The much anticipated formal release of the Republican alternative to the "failed Dodd-Frank Act" was accomplished on the House floor when Rep. Jeb Hensarling (R-Texas), the Chairman of the House Financial Services Committee, formally introduced H.R. 10, the Financial CHOICE Act of 2017. In addition, Hensarling released a brief Executive Summary of the bill.
According to the Congressional Record, the bill is intended "to create hope and opportunity for investors, consumers, and entrepreneurs by ending bailouts and Too Big to Fail, holding Washington and Wall Street accountable, eliminating red tape to increase access to capital and credit, and repealing the provisions of the Dodd-Frank Act that make America less prosperous, less stable, and less free."
The introduction of H.R. 10 followed an earlier hearing that examined a discussion draft of the Financial CHOICE Act of 2017, which the Committee publicly released on April 19, 2017. The Committee heard testimony from individuals that represented academia or groups advocating small government, libertarian, or free market interests:
- Peter J. Wallison, Senior Fellow and Arthur F. Burn Fellow, Financial Policy Studies, American Enterprise Institute;
- Dr. Norbert J. Michel, Senior Research Fellow, Financial Regulations and Monetary Policy, The Heritage Foundation;
- The Hon. Michael S. Barr, Professor of Law, University of Michigan Law School;
- Alex J. Pollock, Distinguished Senior Fellow, The R Street Institute;
- Dr. Lisa D. Cook, Associate Professor, Economics and International Relations, Michigan State University;
- Hester Peirce, Director, Financial Markets Working Group and Senior Research Fellow, Mercatus Center, George Mason University; and
- John Allison, Former President and Chief Executive Officer, Cato Institute.
Dodd-Frank damage. During the hearing, Hensarling, in his opening statement, recited a partial list of damage Dodd-Frank has done to consumers and businesses, such as having "Washington elites . . . now allocating our capital to fulfill their agendas—devoid of any checks and balances or due process."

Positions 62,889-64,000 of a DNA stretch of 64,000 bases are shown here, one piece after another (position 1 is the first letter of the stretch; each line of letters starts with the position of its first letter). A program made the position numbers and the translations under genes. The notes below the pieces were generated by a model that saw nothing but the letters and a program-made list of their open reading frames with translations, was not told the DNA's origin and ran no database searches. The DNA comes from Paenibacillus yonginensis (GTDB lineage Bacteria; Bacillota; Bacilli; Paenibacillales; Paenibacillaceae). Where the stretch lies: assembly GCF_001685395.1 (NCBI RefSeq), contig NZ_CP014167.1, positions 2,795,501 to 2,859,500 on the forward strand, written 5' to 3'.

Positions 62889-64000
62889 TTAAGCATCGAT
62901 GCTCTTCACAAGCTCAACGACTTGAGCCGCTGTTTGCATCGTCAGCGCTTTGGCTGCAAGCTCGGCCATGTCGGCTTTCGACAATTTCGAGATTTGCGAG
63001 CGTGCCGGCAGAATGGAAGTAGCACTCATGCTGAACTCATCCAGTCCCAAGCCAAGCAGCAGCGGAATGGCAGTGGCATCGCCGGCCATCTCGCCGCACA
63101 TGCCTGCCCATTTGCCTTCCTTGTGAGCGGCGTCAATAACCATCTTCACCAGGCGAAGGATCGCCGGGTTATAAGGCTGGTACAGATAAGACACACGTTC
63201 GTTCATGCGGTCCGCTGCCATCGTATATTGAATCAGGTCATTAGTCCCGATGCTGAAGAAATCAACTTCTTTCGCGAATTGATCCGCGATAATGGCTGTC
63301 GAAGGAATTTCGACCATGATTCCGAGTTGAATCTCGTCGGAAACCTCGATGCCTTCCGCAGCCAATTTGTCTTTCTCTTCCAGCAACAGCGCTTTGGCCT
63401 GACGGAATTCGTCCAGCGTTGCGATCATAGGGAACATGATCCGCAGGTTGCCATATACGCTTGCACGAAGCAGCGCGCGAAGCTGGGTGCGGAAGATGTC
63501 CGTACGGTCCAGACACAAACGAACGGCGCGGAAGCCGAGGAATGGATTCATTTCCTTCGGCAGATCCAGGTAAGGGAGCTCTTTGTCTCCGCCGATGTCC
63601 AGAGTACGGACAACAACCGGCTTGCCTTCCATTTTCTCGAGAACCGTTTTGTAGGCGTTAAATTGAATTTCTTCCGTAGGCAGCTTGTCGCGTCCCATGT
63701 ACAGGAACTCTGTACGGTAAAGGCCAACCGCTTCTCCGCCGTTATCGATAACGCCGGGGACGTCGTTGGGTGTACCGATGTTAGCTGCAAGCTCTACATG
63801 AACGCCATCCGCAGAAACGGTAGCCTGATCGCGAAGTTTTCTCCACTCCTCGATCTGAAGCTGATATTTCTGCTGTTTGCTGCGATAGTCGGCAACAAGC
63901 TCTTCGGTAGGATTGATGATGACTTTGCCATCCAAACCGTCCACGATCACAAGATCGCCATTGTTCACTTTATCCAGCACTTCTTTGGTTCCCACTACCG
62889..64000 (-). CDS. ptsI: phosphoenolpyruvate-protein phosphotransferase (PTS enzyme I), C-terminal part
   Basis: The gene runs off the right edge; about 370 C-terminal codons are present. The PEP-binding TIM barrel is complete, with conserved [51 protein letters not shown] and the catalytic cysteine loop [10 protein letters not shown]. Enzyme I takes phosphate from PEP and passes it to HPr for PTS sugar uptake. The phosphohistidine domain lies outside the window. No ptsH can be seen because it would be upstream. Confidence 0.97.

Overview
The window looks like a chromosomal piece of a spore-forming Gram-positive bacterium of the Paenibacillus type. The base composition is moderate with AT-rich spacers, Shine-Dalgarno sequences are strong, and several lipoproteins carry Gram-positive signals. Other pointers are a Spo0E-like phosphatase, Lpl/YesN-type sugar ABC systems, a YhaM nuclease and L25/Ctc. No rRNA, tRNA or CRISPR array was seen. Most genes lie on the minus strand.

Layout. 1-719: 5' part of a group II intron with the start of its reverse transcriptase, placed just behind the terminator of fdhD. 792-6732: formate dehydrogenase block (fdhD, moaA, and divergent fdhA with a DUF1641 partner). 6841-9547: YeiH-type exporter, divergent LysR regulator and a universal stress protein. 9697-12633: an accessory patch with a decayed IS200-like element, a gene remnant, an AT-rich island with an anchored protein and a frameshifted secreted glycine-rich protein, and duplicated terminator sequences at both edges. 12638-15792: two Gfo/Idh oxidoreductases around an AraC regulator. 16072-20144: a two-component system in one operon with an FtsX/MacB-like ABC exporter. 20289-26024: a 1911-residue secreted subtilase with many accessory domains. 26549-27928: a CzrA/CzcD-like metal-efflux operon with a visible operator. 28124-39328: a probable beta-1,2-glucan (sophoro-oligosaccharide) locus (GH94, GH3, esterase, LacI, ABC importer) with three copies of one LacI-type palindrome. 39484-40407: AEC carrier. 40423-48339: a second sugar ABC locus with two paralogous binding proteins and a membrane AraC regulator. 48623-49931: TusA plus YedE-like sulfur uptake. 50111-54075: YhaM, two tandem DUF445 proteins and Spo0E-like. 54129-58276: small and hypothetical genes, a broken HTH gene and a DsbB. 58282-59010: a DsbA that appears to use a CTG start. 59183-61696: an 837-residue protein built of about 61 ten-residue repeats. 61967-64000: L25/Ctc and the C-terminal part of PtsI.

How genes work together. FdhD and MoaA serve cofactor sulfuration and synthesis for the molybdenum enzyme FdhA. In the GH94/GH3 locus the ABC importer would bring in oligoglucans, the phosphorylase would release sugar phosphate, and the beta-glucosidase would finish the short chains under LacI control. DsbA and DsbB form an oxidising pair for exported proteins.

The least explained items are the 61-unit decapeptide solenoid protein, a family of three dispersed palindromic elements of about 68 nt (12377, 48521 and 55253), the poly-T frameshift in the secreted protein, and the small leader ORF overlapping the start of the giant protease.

Another DOA version. The Committee’s Ranking Member, Rep. Maxine Waters (D-Calif), noted in her opening statement, "There is only one explanation for why we are here discussing yet another dead-on-arrival version of the Wrong Choice Act. It must be that the foreclosure crisis and the Great Recession somehow weren’t enough for the Majority, and so they irrationally want to clear the way for round two." She added, "I want to be very clear for anyone who is watching—that is exactly what this bill would result in. The Wrong Choice Act thoroughly dismantles Wall Street reform, guts the Consumer Financial Protection Bureau, and takes us back to the system that allowed risky and predatory Wall Street practices and products to crash our economy."
During his opening statement, Rep. Dan Kildee (D-Mich), the Vice Ranking Member of the House Financial Services Committee, said the bill was the "wrong choice for hardworking Americans" since it "puts Wall Street ahead of Main Street once again." He added, "This takes us back to the days where Wall Street practices nearly crippled our economy. Back to the days where millions of people lost their homes, lost their jobs, saw their retirement savings wiped out. The people that I represent have not forgotten these dark days and the Committee should not forget them either."
Recipe for disaster. Rep. Carolyn B. Maloney (D-NY), Ranking Member on the House Subcommittee on Capital Markets, Securities, and Investment, said, during the hearing, the Financial CHOICE Act "is a recipe for disaster that lays the groundwork for another financial crisis." She added, "I am hopeful this ‘new’ CHOICE Act has the same fate as the old one and ends up nowhere near the President’s desk."
Still the right choice. Before the hearing commenced, Rep. Al Green (D-Texas) said, "Wall Street Reform (Dodd-Frank) is still the right choice for consumers, investors, and the economy." He added, "The Congressional Republicans and President Trump are putting Wall Street first and Main Street last. Wall Street Reform has improved accountability in the financial system while protecting consumers, investors, and the economy from abusive practices. It must not be destroyed."
Calls for additional hearing. Once the hearing concluded, Committee Democrats sent a letter to Hensarling calling for additional hearings on the Financial CHOICE Act. In their letter, the Committee Democrats argued, "Given the scope and extent of the proposed legislative changes in the discussion draft, ranging from capital markets, banking, consumer protection, investor protection, financial stability, insurance, and monetary policy, it is critical that multiple hearings be convened to allow diverse and comprehensive testimony on these topics before the Committee marks up the measure."
It should be noted that media reports have indicated that Hensarling intends to mark up the Financial Choice Act on May 2, 2017.